July 9, 1905—Myles is born in Savannah, Tennessee.
Spring 1927— In his junior year at Cumberland University, Myles attends a YMCA conference in Nashville where he has his first contact with black and foreign students. He is upset that he cannot take a Chinese girl to a restaurant or enter a public library with a black friend.
Summer 1927—Myles spends the summer in Ozone, Tennessee, organizing vacation Bible schools for the Presbyterian church. He also holds meetings where community people discuss their problems. Unable to answer their questions, he gets them to share their experiences and discovers that they already have many of the answers. He later calls this experience the origin of Highlander.
1929-1930—Myles attends Union Theological Seminary in New York, studying with Reinhold
Niebuhr, who believes that society must be reformed to achieve “a social order based on the religion of Jesus.” Myles also visits the Henry Street Settlement and the Brookwood Labor
College, helps organize a International Ladies Garment Workers Strike, and observes a textile strike in Marion, North Carolina.
1930-1931– Myles attends the University of Chicago, where he studies with Robert Park in the sociology department. He is impressed by Park’s view that conflict can be used to encourage people to work for a better society, and by Lester Ward’s view that education requires action. He also meets Jane Adams and visits Hull House.
1931-1932—Myles travels to Denmark to visit the Danish folk schools, which played a vital role in revitalizing Danish culture and addressing the country’s social and economic problems in the late 1800s. He admires their informality, their close student-teacher interaction, and their use of culture as a tool for learning. While there, he decides to start a similar school in the South where teachers will work with both black and white students to address community problems.
In 1932, Myles, Don West, Jim Dombrowski and others founded the Highlander Folk School in Monteagle, Tennessee. They focused first on organizing unemployed and working people, and by the late 1930s Highlander was serving as the de-facto CIO education center for the region, training union organizers and leaders in 11 southern states. During this period, Highlander also fought segregation in the labor movement, holding its first integrated workshop in 1944.
Highlander’s commitment to ending segregation made it a critically important incubator of the Civil Rights movement. Workshops and training sessions at Highlander helped lay the groundwork for many of the movement’s most important initiatives, including the Montgomery bus boycott, the Citizenship Schools, and the founding of the Student Nonviolent Coordinating Committee (SNCC). In 1961, after years of red-baiting and several government investigations, the state of Tennessee revoked Highlander’s charter and seized its land and buildings. The school reopened the next day as the Highlander Research and Education Center. From 1961-1971, it was based in Knoxville, and in 1972 it moved to its current location near New Market, Tennessee.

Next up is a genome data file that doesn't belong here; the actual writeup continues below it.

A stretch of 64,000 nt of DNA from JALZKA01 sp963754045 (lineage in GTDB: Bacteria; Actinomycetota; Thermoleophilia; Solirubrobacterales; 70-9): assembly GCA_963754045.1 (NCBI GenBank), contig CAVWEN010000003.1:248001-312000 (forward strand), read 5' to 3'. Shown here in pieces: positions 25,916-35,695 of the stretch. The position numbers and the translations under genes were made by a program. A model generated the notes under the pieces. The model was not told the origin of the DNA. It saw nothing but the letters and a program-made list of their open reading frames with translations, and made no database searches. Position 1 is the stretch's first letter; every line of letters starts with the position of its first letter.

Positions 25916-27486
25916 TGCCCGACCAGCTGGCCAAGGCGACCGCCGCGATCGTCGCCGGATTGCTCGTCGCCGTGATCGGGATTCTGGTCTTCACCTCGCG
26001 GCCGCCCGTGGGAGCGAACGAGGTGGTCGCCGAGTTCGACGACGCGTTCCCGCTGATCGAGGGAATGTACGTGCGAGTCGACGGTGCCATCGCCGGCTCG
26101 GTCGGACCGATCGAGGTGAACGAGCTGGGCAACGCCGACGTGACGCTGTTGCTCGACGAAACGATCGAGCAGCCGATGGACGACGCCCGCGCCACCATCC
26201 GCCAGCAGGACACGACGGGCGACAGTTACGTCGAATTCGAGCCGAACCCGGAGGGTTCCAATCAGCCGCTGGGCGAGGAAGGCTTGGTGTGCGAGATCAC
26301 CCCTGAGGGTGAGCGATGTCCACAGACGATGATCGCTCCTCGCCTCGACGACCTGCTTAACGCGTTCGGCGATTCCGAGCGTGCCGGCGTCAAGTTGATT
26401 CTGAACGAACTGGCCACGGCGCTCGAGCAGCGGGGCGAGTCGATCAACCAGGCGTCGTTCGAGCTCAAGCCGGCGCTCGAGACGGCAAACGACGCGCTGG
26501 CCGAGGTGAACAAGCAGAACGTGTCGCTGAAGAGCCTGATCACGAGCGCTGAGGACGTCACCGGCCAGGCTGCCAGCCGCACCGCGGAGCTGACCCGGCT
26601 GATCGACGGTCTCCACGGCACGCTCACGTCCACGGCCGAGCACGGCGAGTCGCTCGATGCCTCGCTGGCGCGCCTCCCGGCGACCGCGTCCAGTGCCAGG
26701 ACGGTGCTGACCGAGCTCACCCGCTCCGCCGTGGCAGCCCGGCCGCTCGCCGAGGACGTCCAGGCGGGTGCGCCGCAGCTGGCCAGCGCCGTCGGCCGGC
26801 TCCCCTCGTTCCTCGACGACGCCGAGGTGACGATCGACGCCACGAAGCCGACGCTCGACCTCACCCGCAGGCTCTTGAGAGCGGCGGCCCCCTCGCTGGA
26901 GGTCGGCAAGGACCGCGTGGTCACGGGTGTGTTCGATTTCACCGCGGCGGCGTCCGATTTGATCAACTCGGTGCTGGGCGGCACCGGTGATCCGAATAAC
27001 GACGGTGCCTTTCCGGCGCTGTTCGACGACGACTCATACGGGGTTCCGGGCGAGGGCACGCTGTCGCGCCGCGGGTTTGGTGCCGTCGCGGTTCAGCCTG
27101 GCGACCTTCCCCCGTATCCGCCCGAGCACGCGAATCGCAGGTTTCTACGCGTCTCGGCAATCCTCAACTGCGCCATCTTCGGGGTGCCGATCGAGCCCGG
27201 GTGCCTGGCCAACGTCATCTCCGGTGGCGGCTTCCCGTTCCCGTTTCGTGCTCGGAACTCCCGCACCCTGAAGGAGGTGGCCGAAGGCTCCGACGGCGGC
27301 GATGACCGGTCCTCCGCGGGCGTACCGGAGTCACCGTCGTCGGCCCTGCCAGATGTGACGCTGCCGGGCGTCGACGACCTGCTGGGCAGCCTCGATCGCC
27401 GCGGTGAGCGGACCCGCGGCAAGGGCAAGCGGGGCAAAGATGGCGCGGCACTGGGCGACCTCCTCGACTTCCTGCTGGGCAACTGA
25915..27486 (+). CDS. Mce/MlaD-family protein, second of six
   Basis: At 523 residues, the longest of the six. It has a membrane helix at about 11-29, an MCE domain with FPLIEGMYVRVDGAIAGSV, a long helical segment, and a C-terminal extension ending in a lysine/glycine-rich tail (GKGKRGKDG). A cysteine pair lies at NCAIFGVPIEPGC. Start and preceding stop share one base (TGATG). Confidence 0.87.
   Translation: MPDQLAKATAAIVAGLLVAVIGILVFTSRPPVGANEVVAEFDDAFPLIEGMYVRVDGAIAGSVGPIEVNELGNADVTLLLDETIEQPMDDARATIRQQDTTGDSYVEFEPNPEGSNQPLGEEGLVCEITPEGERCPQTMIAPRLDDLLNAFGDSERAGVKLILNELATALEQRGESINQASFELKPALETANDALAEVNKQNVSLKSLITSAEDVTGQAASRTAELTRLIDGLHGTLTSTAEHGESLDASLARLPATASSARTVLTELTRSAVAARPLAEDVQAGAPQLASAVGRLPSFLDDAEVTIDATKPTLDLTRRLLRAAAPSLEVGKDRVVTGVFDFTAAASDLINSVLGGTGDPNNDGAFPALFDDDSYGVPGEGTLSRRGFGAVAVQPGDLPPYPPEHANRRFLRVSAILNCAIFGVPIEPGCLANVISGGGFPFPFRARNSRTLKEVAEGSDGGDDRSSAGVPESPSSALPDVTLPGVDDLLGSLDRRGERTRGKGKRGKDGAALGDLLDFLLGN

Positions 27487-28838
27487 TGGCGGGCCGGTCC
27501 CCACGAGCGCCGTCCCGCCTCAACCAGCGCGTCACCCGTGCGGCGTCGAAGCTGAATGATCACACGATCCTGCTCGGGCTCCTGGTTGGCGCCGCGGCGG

In the late 1960s and 1970s, Highlander played a vital role fostering organizing in Appalachia, supporting anti-strip mining and worker health and safety struggles, among other efforts. In the 1980s and 1990s, Highlander expanded its work to support grassroots groups fighting pollution and toxic dumping, and supported the emerging anti-globalization movement by sponsoring workshops on economic human rights and trade and globalization issues and by forging connections with international activists and organizers. In January 1990, Myles died of brain cancer
Today, Highlander is continuing to fight for justice and equality, supporting organizing and leadership development among Latino immigrants and young people, encouraging the use of culture to enhance social justice efforts, and helping organizations in diverse constituencies develop new strategies and alliances.
We prioritized programming for organizing and leadership development ; strategic efforts and pro-grams to develop tools and mechanisms needed to advance multi-racial, inter-generational movement for social and economic justice in our region; supported and connected organizations from the Deep South, Appalachia, and immigrant communities; leading organization in the development and influ-ence in the field of cultural organizing.